Reflect rather than react. Ask yourself how an argument is informing you…. If there is no such thing as failure…. What can you learn from this to shift your perspective? What is the feedback you are getting about your situation, your emotional state, your needs and the resources?

Rather than wasting energy arguing be prepared to discover what will take you to the next best version of yourselves. Here are some questions each of you can answer.

What is the real problem? How is it a problem for each of you?
How is this issue conflictual?
What am I defending?
How am I escalating the conflict?
Am I blocking a resolution, manipulating to gain control or is my behaviour or another problem adding to the complexity of the original issue?
Am I taking responsibility for what I bring to the problem or am I more focused on blaming someone else for what I am feeling? (When we externalise blame for our situation we give away our opportunity to make it different)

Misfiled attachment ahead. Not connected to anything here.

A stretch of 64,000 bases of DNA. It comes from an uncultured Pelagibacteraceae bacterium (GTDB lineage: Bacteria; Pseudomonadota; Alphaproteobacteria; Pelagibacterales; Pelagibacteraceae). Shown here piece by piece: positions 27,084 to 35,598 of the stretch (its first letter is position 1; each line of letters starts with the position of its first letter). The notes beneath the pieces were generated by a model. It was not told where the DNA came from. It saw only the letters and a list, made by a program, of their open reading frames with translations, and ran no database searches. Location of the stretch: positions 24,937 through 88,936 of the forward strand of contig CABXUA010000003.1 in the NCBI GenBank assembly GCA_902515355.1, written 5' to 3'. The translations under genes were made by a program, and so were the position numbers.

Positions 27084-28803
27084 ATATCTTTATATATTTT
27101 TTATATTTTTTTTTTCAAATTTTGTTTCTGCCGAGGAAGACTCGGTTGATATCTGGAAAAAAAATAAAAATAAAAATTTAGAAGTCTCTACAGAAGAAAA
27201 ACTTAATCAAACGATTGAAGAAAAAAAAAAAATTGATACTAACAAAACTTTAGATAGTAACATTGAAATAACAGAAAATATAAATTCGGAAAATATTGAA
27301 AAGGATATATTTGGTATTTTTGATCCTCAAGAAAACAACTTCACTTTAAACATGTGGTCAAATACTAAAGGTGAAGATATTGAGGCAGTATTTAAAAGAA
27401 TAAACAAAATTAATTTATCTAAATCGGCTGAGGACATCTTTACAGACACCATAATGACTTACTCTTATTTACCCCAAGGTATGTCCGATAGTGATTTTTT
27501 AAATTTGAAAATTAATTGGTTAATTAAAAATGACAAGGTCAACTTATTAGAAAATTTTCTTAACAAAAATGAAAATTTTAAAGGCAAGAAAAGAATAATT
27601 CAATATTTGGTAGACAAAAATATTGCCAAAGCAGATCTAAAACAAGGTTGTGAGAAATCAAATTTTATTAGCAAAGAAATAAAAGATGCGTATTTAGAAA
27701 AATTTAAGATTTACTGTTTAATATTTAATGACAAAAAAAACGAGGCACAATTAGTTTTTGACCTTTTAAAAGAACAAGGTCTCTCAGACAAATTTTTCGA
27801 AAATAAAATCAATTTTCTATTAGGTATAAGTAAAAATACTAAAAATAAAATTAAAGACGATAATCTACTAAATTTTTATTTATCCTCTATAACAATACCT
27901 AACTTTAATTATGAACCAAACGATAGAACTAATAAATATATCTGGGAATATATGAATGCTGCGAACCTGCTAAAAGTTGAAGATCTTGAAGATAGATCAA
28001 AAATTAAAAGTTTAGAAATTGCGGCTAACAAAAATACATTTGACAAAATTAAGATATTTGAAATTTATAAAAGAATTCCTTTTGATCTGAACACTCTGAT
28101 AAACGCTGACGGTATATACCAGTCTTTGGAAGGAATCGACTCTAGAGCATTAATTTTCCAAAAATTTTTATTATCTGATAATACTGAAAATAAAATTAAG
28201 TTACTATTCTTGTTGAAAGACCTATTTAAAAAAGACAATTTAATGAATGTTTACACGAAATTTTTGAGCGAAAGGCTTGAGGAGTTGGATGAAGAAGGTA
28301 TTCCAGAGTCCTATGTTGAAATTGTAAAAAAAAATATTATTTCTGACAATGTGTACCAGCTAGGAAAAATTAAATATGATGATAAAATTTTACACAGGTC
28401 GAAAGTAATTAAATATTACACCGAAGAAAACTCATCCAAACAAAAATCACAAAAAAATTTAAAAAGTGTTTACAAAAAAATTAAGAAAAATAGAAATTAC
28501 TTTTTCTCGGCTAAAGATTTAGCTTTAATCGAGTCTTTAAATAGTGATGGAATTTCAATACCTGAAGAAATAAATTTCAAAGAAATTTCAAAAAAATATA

Am I above or below the line in this discussion? Look at the map below carefully. If how you are behaving is above the line that means you are acting responsibly to create solutions however if your behaviour is below the line you are adding fuel to fire. Escalating conflict or drama and behaving irresponsibly.
Typically when we argue we block ourselves from consciously 'seeing" our own behaviour and we focus on everything we dislike about the other persons behaviour. This may happen at a subconscious level use the table to 'see" where your responses typically lie.
If you are serious about creating new options decide what needs change about yourself. Instead of saying 'I can't" say 'I can" instead of believing 'impossible say I AM POSSIBLE"

You get what you focus on and what you focus on will always expand. So ask yourself what are you currently focusing on and is that focus preventing you seeing all the parts of the situation? If you could see what was hidden in plain sight what would you be looking at?